Ted has bird feeders set up, so I was in heaven.  His home overlooks a lake and we brought our kayaks, though they never got taken off Hank.  Instead, we went out on Ted’s pontoon boat (link to picture added for folks, like me, who had never heard of a pontoon boat).  The lake is shaped, he says, like a puzzle piece, and we went into each nook and cranny.  We seriously need a pontoon boat!

We saw this guy out on the lake, along with many turtles.  The interesting thing to me was getting to watch the turtles swim down, as we were up higher on the water.  When we’re in kayaks, they just disappear.  It was a very nice day.

I also had taken along a Barred Rock hen to swap with Ted.  He has around 100 chickens (an ordering glitch by his brother – 15-20 each turned into 50 each of Rhode Island Reds and Black Sex-Links).  He also ended up with a single black-and-white barred chicken – possibly a Rock, but  possibly not.  Now, the thing about chickens is that they can be surprisingly clique-ish.  The red chickens hang out with the red chickens, the buffs with the buffs.  So this poor single black-and-white chicken (Speckles, by name) was consistently getting pecked and beat up to the point where it wouldn’t leave the coop.  One versus 100 is horrible odds.  So we took along an adult Barred Rock hen and I traded for one of the Black Sex-Links.  We waited til dusk to put the hen in, and when we did many of the youngsters (all his chickens were 12 weeks old, mine was 1 1/2 years or so) came running up to check her out.  She ignored them until someone grabbed her tail, then she whirled around, hackles raised.  Then she went back to eating and was left in peace.  I just hope she and Speckles get along and can form a little band of two.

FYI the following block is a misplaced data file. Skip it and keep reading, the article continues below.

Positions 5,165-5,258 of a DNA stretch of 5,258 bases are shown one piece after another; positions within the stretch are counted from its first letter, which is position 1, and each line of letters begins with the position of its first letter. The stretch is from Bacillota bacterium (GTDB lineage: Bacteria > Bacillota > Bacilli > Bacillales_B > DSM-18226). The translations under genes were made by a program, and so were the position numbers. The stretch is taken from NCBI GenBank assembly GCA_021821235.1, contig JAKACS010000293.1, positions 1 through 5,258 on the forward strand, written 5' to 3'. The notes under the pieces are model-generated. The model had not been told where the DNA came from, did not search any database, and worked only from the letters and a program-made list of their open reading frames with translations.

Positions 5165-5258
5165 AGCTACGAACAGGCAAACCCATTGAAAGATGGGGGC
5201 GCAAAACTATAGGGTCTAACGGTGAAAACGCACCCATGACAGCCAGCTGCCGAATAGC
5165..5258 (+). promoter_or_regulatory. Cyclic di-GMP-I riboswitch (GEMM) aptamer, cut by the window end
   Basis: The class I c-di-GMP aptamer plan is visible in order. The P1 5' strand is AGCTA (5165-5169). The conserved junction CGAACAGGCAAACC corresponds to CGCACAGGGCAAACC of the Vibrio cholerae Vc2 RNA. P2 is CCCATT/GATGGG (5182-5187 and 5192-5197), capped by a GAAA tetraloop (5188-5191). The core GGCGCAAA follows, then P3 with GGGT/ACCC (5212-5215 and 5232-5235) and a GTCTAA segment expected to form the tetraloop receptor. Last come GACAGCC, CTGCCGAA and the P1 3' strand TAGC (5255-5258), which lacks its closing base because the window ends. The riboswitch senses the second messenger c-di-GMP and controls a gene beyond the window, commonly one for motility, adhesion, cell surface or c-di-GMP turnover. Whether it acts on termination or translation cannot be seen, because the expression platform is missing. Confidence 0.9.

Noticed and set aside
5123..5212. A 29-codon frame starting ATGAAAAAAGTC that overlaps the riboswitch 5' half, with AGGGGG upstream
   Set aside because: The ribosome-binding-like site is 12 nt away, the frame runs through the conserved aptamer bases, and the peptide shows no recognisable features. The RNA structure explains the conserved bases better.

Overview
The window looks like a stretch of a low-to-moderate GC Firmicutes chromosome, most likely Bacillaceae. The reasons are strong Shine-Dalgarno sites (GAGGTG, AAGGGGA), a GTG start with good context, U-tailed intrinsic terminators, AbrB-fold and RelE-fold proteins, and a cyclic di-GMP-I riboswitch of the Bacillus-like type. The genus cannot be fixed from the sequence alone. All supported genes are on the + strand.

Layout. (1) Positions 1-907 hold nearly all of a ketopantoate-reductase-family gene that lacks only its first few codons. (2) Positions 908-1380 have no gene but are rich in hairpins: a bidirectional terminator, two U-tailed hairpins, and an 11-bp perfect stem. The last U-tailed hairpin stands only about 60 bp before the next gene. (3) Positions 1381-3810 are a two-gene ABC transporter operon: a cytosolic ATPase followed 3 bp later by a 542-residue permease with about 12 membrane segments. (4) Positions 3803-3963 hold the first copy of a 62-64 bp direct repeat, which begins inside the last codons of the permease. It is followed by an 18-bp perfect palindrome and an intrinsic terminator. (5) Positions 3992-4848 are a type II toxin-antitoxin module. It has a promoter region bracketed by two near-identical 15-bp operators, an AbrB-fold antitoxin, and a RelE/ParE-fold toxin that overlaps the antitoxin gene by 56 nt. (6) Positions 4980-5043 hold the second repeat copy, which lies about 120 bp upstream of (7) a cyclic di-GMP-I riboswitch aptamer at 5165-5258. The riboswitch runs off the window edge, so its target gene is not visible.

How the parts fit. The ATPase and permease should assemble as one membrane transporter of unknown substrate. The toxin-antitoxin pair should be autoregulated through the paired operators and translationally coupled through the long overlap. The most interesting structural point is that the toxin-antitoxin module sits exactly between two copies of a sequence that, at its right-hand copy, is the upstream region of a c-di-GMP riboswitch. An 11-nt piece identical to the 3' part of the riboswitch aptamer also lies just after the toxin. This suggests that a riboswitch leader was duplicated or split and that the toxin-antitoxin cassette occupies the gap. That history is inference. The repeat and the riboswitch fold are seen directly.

Here’s a picture of the chicken I got, now named Jess.

July 30 – I took this picture of Hobie because I had to take Phoebe to the vet.  Our vet only sees Hobie in February, during his annual exam, vaccine booster.  Every year, he tells me Hobie needs to lose weight.  Every year, I assure him Hobie does, during the summer.  By February he has been Cabin Fever Cat for 3-4 months, with no good exercise outlet.  So, I wanted photographic proof that my cat does indeed slim down during the summer.  Dr. Harrison was convinced.

Phoebe had to go in because she had a small round wound on her back leg that wasn’t healing and had become swollen.  It’s called a Lick Granuloma, quite common.  She’s now on antibiotics for three weeks (ACK!) and has to wear a bandage around her foot to keep her from continuing to lick at it.  A couple times now she’s gotten rid of the bandage and all the healing that had taken place got licked off.  We’re keeping a close eye on her now.

This is the only way I can successfully get a pill into Phoebe.  While she smacks the peanut butter, she usually swallows the pill.  Usually.  Sometimes she still manages to spit it out, necessitating more peanut butter or brute force of sticking it at the back of her tongue and making her swallow.  She HATES pills.

We also have orange bandages.  They cool because they’re stretchy and self-sticking.  And come in many colors.

July 31 – Got this awesome full-wing goose shot just by sitting with them for awhile.  I was also getting them to chase me so I got some other pictures.

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This one is rather dreamy.   Completely out of focus because I forgot to push the button half-way first, but I love the light and the colors.

August 1 (already???) – Someone brought this lovely Barn Spider to work for us to identify.  Charlotte, in Charlotte’s Web, was a Barn Spider.  I brought her home and released her – the people who brought her in had no interest in returning her to her home.  She’s an orb-weaver spider.  Evidently she was building a very large web.  I haven’t seen her since releasing her.  I was hoping to see a very large web.

August 2 – Trouble is spelled G-O-O-S-E at our house lately.  They go after the dogs.

They started chasing the cat.  Poor Hobie is not happy.

August 3 – Ox-Eye Daisies.  I love having wildflowers at my house.

August 4 – During heat of the day (which has been very hot lately), the geese will hang out under the trees with the chickens.  All the big birds are happy with the new truck, as they like sitting under it as well since it is higher up than Hank.